COURTESY OF BISHOP MUSEUM
Dancers take the stage at February's Mary Kawena Pukui Performing Arts Festival. The museum also has a daily Hawaiian music and dance program at 11 a.m. and 2 p.m.
A museum born of a love story
Princess Bernice Pauahi Paki was a 16-year-old student at Honolulu's Royal School -- run by Protestant missionaries for children of Hawaiian royalty -- when she met Charles Reed Bishop, an American entrepreneur nine years her senior who held no high title or status.
Place: 1525 Bernice St.
Hours: 9 a.m. to 5 p.m. daily except Christmas. The museum's library and archives are open free from noon to 4 p.m. Tuesdays to Fridays, and 9 a.m. to noon Saturdays.
Admission: $15.95 for adults, $12.95 for ages 4 through 12 and ages 65 and older (kamaaina pay $7.95 and $6.95, respectively). Free for kids under 4.
Web site: www.bishopmuseum.org
Smitten by Pauahi's poise and beauty, Bishop began calling on her nearly every evening after their introduction in February 1847. They fell in love and expressed their desire to marry.
Pauahi's parents, however, were vehemently opposed to the union. As a great-granddaughter of Kamehameha the Great, she was betrothed in childhood to Lot, who was later crowned Kamehameha V. Pauahi could have become queen, but she chose instead to follow her heart and wed Bishop in 1850.
As the years passed, family and friends came to see theirs was a special love story that ended only with Pauahi's death in 1884. Five years later, in honor of his beloved wife, Bishop founded Bishop Museum "to record, preserve and tell the stories of Hawaii and the Pacific." Today, its collections include more than 24 million rare objects and specimens from throughout the region.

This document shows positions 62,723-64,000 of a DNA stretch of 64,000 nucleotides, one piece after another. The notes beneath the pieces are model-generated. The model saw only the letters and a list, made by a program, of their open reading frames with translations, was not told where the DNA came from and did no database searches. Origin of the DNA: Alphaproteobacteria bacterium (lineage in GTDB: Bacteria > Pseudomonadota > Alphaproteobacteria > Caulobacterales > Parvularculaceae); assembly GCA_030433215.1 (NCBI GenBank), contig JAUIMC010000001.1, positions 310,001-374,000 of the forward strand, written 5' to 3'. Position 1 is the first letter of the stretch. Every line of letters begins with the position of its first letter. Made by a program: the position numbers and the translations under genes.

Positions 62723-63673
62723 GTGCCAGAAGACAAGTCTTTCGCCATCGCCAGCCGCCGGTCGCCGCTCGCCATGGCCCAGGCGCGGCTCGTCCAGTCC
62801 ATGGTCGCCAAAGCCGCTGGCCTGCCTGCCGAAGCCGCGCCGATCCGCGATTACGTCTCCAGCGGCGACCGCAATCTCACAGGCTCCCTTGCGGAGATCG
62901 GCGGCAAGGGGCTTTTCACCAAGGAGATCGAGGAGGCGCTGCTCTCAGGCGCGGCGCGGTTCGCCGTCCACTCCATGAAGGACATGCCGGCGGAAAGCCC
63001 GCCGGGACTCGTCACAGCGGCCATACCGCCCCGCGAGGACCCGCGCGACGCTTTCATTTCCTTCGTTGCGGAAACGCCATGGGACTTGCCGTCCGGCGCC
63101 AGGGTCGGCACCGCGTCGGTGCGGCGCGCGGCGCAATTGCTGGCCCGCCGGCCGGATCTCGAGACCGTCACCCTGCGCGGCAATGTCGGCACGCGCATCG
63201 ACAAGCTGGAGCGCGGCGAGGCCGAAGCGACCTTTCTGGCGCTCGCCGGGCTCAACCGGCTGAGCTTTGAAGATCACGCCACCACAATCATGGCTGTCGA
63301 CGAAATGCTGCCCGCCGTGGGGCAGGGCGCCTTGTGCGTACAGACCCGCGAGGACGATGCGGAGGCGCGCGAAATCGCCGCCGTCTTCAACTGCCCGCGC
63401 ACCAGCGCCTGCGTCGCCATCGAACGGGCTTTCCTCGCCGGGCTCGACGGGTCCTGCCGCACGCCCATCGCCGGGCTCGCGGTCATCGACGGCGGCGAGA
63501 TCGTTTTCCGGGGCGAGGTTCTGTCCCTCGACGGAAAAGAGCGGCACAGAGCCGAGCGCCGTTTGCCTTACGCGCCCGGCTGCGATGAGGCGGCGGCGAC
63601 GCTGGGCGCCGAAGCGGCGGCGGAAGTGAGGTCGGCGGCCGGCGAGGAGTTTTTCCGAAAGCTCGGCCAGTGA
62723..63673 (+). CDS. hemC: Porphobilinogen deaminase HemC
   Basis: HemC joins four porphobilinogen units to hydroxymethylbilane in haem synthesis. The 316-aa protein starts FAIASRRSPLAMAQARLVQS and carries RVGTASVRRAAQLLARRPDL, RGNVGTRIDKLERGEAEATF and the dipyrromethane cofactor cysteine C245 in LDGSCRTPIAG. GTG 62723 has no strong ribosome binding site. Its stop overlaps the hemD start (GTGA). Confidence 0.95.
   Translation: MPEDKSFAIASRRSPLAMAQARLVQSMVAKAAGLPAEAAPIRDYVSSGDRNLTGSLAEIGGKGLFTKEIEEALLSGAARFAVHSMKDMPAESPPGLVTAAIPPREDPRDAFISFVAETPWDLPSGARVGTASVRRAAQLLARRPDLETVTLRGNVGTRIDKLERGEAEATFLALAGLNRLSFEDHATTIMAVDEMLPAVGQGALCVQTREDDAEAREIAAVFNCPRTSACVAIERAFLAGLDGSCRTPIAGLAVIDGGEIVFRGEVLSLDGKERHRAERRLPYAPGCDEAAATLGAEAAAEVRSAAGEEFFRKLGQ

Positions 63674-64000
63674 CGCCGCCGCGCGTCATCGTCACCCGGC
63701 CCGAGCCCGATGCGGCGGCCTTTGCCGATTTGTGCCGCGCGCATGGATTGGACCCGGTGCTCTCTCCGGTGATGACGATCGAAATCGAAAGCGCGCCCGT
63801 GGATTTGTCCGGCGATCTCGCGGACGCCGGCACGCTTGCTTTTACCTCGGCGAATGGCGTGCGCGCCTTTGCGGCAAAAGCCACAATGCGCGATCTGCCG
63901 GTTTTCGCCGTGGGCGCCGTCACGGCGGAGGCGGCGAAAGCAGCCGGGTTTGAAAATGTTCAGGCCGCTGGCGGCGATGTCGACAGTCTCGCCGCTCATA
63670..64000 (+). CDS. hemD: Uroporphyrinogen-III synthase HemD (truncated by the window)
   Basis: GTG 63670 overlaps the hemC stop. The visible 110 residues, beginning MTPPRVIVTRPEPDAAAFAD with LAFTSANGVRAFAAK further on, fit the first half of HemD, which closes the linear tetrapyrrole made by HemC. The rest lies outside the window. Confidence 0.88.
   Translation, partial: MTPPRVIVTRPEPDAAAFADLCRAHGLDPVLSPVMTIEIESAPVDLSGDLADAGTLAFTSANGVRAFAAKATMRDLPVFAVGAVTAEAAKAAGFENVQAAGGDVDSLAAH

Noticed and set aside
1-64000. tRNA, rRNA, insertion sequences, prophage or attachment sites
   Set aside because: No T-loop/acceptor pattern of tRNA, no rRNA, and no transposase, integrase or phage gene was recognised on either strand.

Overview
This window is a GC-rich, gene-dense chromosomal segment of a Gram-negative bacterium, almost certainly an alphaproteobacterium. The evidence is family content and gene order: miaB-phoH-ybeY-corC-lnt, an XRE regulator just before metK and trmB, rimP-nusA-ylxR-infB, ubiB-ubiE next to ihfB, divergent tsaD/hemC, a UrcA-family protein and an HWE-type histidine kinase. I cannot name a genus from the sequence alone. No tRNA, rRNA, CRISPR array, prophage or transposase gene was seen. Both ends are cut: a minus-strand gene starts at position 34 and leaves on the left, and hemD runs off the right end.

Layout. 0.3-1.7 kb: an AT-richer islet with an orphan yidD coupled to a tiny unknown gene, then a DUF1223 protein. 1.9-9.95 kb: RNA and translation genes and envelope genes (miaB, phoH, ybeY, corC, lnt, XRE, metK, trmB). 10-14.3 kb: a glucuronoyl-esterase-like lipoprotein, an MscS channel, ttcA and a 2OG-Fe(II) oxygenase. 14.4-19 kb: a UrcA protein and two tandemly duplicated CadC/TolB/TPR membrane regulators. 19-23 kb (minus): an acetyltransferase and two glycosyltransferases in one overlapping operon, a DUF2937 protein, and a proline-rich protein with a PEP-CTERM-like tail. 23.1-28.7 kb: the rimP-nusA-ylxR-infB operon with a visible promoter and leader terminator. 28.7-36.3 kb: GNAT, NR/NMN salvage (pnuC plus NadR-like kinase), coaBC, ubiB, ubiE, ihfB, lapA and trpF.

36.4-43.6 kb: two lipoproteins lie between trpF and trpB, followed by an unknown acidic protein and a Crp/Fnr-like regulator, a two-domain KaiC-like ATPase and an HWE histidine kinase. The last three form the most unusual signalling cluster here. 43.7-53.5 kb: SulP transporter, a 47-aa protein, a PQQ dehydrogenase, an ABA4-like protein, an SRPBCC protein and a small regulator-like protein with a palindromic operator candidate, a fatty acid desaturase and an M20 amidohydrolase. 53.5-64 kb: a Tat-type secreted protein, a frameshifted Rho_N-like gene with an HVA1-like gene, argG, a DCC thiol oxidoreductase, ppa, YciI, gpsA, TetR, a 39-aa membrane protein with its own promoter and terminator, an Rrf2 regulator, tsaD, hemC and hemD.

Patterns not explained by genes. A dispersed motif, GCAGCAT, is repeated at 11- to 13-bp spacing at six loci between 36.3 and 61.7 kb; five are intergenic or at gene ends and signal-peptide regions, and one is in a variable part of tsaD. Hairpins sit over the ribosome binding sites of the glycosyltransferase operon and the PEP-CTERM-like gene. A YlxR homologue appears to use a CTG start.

Hawaiian Hall was built from 1898 to 1903 to display Pauahi's extensive personal collection of Hawaiian artifacts. Listed on the National Register of Historic Places, it is undergoing a $20 million renovation expected to be completed in December 2008.
"While many people consider Hawaiian Hall to be the heart of Bishop Museum, there's still a lot to see and do here while it's closed," said Interim President Mike Chinaka.
"For example, the Richard T. Mamiya Science Adventure Center is just over a year old. It houses more than 30 amazing exhibits -- most of them interactive -- on seismology, oceanography, geology, botany and other aspects of Hawaii's unique environment."